November 5, 2019 – Unifor is reminding Irving Shipbuilding, Inc. that creating and maintaining Canadian jobs is a key component of the Canadian Shipbuilding Strategy and should remain the top priority.
“The spirit and intent of the Canadian Shipbuilding Strategy is to revitalize our Canadian Navy while creating and supporting good shipbuilding jobs here at home and that’s not what’s happening here,” said Jerry Dias, Unifor National President. “Members are rightly concerned that Irving is more interested in looking for ways to outsource than fulfilling its commitment to increase Nova Scotia’s skilled workforce.”
Irving notified the union it plans to change its procurement process to buy pre-fabricated pipe sections from an unknown supplier, rather than ordering parts and having workers at Marine Fabricators in Dartmouth assemble the pipes. It is unknown if the supplier is Canadian or if parts will come from overseas.
“Unifor members across all sectors lobbied hard for shipbuilding jobs to come to Halifax and to stay here through two very popular campaigns,” said Linda MacNeil, Atlantic Regional Director. “Last year’s Ships Stay Here campaign resonated with the public because Nova Scotians value and need good jobs. Our members feel their hard work to fight to ensure the work remains at the Halifax Irving Shipyard is being ignored.”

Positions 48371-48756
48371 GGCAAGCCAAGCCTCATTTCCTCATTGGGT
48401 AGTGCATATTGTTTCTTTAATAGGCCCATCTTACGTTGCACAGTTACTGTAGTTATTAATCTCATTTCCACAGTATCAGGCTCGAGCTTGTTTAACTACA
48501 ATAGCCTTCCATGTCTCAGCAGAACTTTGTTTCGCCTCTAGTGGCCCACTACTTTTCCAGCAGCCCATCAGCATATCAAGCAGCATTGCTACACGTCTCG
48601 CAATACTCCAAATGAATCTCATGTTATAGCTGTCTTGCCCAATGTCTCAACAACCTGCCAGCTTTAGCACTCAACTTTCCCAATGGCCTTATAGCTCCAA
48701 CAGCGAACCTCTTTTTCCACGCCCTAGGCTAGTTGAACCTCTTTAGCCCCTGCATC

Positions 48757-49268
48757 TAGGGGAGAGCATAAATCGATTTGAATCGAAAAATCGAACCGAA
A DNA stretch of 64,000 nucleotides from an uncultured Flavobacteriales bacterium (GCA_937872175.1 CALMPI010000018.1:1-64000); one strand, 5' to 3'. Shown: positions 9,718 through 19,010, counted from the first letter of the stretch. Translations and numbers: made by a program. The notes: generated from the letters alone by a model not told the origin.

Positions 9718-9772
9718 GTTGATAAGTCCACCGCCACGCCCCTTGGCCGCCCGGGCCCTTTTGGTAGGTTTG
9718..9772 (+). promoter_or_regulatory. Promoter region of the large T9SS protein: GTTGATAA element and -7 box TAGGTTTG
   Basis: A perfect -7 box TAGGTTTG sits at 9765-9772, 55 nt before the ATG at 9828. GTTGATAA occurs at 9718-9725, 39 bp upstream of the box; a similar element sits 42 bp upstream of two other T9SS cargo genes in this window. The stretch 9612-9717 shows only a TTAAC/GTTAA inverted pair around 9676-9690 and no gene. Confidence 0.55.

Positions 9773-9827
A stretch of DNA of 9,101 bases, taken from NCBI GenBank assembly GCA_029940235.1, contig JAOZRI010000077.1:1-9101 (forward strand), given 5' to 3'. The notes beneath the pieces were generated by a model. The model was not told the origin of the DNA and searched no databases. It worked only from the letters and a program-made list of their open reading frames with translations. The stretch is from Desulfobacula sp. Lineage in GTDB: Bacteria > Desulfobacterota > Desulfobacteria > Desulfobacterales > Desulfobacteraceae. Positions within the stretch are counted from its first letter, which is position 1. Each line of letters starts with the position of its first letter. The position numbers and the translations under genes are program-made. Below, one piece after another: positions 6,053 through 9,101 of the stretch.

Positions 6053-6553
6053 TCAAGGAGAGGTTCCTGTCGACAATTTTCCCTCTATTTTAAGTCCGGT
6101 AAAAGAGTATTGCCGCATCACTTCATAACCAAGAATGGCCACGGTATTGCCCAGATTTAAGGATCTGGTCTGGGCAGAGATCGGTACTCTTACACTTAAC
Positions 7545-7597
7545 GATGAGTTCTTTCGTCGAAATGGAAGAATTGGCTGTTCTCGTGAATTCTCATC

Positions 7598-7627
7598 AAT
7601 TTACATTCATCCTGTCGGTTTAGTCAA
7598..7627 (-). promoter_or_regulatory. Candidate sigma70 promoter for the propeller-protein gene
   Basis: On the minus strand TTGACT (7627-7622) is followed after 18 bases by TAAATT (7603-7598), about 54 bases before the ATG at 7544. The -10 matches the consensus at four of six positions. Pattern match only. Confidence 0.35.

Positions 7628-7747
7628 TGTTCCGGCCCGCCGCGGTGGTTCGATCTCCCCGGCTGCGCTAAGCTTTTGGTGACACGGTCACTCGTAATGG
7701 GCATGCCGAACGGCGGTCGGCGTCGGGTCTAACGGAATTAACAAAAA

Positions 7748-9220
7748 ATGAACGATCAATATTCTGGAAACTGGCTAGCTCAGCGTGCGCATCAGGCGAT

The union has received no indication of how long this procurement “pilot program” will last or what the conditions are for its continuation.
“How much money is this pilot project truly saving taxpayers if the income base disappears and ever-increasing portions of the federal shipbuilding money is spent outside Canada?” said Dias. “This flies in the face of our Halifax shipbuilders, Canada’s procurement mandate and everyone who supported Ships Start Here and Ships Stay Here.”